Dems increas taxes, pass anti-business policies, and weaken our criminal justice system

“Democrats like to say that elections have consequences. They’re right, and unfortunately for businesses and families, those consequences are about to become crystal clear.” – Todd Gilbert, House Republican Leader

The Virginia House of Delegates completed its work today for the 2020 General Assembly Session. Over 2,200 pieces of legislation passed the House including a new budget for the next two years. This session, with Democrats in complete control for the first time in 20 years, produced billions in new and increased taxes, a flourish of anti-business policies, and a weakening of our criminal justice system.

Virginia entered the 2020 Session as the top-ranked state for business. Under Republican leadership, Virginia created a favorable business climate that attracted business from all over the world and led to the expansion of existing business within the Commonwealth. This session saw legislation that will drastically increase the cost of doing business. Employers will now have a significant amount of potential causes of action against them, increased state and local taxes, increased energy costs, and the uncertainty of Right to Work repeal in the 2021 Session.

“Democrats made it harder and more expensive for Virginia businesses, many of them small businesses, to hire employees and grow,” said House Republican Leader Todd Gilbert. “What we’ve seen from the Democrats in charge of the General Assembly is exactly what we warned voters about during the last campaign. The policies enacted this session highlighted the animosity the new majority has towards our job creators. It is my hope that Virginia’s economy doesn’t recoil due to these policies.”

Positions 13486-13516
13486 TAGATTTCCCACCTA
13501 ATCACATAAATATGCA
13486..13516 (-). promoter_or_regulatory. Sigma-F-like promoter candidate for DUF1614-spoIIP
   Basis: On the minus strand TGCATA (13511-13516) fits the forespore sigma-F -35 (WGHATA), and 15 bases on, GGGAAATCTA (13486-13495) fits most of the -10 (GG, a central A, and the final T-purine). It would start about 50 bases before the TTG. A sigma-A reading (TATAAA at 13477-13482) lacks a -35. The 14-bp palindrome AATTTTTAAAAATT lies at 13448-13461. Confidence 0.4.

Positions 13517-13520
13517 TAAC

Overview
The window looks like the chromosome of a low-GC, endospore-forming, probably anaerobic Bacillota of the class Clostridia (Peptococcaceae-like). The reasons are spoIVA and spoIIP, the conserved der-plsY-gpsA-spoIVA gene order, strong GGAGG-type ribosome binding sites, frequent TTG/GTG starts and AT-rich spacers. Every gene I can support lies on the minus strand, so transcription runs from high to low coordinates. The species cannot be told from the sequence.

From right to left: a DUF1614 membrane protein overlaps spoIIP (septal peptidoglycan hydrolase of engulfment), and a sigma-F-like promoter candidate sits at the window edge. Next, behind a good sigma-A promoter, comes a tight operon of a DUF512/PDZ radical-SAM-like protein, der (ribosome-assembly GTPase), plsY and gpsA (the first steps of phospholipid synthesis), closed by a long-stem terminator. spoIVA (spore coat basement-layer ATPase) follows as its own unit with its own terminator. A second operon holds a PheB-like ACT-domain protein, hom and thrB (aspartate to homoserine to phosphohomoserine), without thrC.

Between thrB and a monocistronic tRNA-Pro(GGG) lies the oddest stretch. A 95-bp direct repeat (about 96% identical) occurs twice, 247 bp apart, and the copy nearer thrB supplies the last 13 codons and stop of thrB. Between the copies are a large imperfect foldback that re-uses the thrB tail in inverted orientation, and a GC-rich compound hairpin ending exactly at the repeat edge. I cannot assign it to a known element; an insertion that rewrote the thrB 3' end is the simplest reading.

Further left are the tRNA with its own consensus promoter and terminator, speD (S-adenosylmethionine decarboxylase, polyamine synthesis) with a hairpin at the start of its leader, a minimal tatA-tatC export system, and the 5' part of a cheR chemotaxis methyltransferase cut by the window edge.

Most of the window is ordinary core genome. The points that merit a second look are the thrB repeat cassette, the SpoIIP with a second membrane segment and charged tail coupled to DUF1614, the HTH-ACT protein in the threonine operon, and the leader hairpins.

Virginians currently enjoy a low tax burden relative to other states in the Mid-Atlantic region. Virginia’s Dillon Rule status has ensured both state and local taxes remain low and this session saw a significant increase in taxes on everyday items and on businesses whose increased costs will be felt by consumers.

“Democrats voted to raise taxes on hard-working Virginia families by nearly $2 billion,” said House Caucus Chair Kathy Byron, R-Bedford.  “In addition to state tax increases, they gave local governments the authority to raise taxes by more than $500 million on meals, hotel stays, cigarettes, and plastic bags. We saw the repeal of taxpayer relief coupled with a regressive tax increase on gas and a new tax on electric car drivers, resulting in state spending being driven up by more than 20 percent.”

Virginia’s violent crime rate is currently the fourth lowest in the nation, our rate of recidivism is second lowest in the nation, and we have the second safest schools in the nation. This session saw a significant effort by Democrats to weaken our criminal justice system.

“Democrats campaigned on making our communities safer, yet the policies they enacted this year will have the opposite effect,” said House Republican Whip Jay Leftwich, R-Chesapeake. The Democrat majority made it easier for drunk drivers to stay on the road, granted eligibility for early release to violent felons — potentially including the DC sniper, and removed mandatory reporting to law enforcement of sexual battery and stalking in schools. Our Commonwealth will be less safe as these policies begin to take effect.”

The budget passed today increases spending by over $18 billion, or roughly 20%. The budget keeps the Republican initiative to freeze tuition at Virginia’s colleges and universities and provides an additional 2 percent raise for teachers — a 5 percent teacher pay raise was passed during the 2019 session. Unfortunately, much of the new spending comes from the numerous new and increased taxes. Even with the increased revenue, the Taxpayer Relief Fund was repealed in favor of higher spending.

“While this budget does continue to fund multiple Republican priorities, we have grave concerns that it establishes a level of spending that will be difficult — if not impossible — to maintain should Virginia see an economic downturn,” concluded Gilbert.